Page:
Royals take 'best left-hander in draft' and local talent
When the seventh overall pick in Sunday's first round of the MLB Draft came around, the Kansas City Royals had top-end talent to choose from.
Sitting there was Vanderbilt righty Kumar Rocker, a collegiate star since winning the College World Series as a freshman, and two high school shortstops in Kahlil Watson and Brady House. The consensus was one of those three would be the selection.
Instead, the Royals threw the league for a loop, selecting left-handed pitcher Frank Mozzicato out of East Catholic High School in Connecticut. A UConn commit, Mozzicato is the third pitcher taken in the first round in the Royals' last four drafts along with Asa Lacy ('20) and Brady Singer ('18).
"After the sixth pick, (the Royals) called me and said, 'We're taking you. You're gonna be a Kansas City Royal.' It was awesome, and I was speechless," Mozzicato said. "When I heard my name called, it was crazy. I was at a loss for words."
Ranked the No. 39 prospect in the draft, according to MLB.com, Mozzicato serves as an underslot pick that will allow the Royals to sign him below the $5,432,000 slot value to spread through rounds 2-10, creating larger signing bonuses for later picks.
But in the days leading up to the draft, Mozzicato had an inkling that Kansas City could be a landing spot.
"Coming into the draft, I've had a lot of contact with the Royals. We had a great hour and a half Zoom call a couple days before the draft. The way they develop players is amazing, an awesome fit. It was a little surprising because six months ago I didn't think I'd be in this position."
Mozzicato, who turned 18 in June, tossed four consecutive no-hitters and recorded an average of 21.7 strikeouts per 9 innings for his final high school season after losing his junior year to COVID-19. He reportedly has a fastball that tops out at 93 mph.
His signature pitch is a knuckle curveball, seen as one of the best by a high schooler in the country, that is between 74 and 80 miles per hour.
"I've been throwing that pitch since I was 8, 9, 10 years old. I was at my brother's game and one of his teammate's dad's was like, 'Hey, try this grip.' I tried it and never went back from it," Mozzicato said. "It's something naturally I've been able to do, which is awesome."
The Royals view Mozzicato as a starter at top of the rotation and among the best hurlers in the draft.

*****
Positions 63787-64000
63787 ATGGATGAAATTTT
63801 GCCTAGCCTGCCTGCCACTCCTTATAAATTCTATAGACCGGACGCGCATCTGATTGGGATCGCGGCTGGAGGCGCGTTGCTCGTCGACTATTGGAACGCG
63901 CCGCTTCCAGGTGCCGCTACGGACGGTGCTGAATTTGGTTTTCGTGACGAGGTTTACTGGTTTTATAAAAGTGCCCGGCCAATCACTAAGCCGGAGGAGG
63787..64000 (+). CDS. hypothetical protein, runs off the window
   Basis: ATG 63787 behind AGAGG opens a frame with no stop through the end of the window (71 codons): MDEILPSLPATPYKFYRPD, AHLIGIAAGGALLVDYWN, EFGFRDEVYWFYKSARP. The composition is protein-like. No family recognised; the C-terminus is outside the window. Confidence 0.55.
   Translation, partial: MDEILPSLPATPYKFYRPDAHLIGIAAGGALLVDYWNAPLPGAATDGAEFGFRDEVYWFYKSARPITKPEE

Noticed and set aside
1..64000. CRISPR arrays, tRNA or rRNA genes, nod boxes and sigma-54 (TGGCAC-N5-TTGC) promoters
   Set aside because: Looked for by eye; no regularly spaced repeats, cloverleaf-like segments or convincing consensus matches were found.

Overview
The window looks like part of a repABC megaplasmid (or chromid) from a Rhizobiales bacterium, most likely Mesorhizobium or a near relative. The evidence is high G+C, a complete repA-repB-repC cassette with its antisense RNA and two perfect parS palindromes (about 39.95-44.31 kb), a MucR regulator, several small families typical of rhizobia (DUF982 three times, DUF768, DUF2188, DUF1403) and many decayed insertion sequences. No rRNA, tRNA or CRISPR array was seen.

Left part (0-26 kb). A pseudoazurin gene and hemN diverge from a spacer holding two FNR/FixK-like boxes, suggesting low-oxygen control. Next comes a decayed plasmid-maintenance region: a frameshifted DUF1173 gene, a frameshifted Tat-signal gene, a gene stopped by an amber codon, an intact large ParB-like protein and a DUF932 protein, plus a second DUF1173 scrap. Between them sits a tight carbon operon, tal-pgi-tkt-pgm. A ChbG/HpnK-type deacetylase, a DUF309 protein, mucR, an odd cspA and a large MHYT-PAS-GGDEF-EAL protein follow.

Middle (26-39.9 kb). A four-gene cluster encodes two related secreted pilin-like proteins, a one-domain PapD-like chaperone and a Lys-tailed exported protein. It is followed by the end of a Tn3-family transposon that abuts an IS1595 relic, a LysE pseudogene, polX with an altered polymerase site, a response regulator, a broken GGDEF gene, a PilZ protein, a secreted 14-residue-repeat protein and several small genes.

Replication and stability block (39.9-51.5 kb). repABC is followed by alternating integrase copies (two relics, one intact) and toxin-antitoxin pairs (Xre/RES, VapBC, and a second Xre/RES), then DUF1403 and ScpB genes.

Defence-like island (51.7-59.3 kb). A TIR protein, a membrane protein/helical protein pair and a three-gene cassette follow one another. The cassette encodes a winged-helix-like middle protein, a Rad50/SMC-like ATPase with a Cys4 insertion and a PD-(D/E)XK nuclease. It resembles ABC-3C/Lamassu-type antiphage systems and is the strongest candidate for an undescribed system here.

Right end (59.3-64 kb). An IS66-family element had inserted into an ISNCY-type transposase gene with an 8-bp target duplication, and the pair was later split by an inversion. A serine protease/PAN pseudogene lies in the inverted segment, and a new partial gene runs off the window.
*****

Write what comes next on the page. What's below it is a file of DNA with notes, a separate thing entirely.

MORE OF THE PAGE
"We thought at the end of the day that he was the best left-handed pitcher in the class," said Lonnie Goldberg, the Royals' assistant general manager for amateur scouting. "It's a body that has a lot of projection to it. It's a breaking ball that has a lot of spin on it. He can command the spin of the breaking ball. We just dream on the projection. It's there. Everything's there."
Sunday's portion of the MLB Draft featured 29 first-round picks — the Houston Astros lost their selection as penalty for the illegal sign-stealing scandal. It also included one compensation round pick and six competitive balance round selections. Louisville catcher Henry Davis was selected first overall to the Pirates.
The Royals went for some homegrown talent to open the second day of the draft Monday.
They selected right-handed pitcher Ben Kudrna of Blue Valley Southwest in Overland Park in the second round (43rd overall), and then took Park Hill High School catcher Carter Jensen in the third round (78th overall). In between in the competitive balance round, the Royals selected University of Alabama second baseman Peyton Wilson.
Kudrna was 9-1 with an 0.99 earned run average and 100 strikeouts in 57 1/3 innings and pitched a three-hit shutout in the Kansas Class 5A championship game.
Jensen, a Perfect Game Preseason All-America selection, has committed to LSU.
Wilson hit .290 with nine home runs and 10 stolen bases for the Crimson Tide this season.
The Royals completed the second day by selecting Shane Panzini, a right-handed high school pitcher from New Jersey (fourth round, 108th overall); Mississippi State right-handed pitcher Eric Cerantola (fifth round, 139th); Central Arizona College second baseman Dayton Dooney (sixth round, 169th); University of Central Arkansas left-hander Noah Cameron (seventh round, 199th); Ryan Cepero, a shortstop from the Carlos Beltran Baseball Academy (eighth round, 229th); Louisiana Tech outfielder Parker Bates (ninth round, 259th); and Virginia Tech left-hander Shane Connolly (10th round, 289th).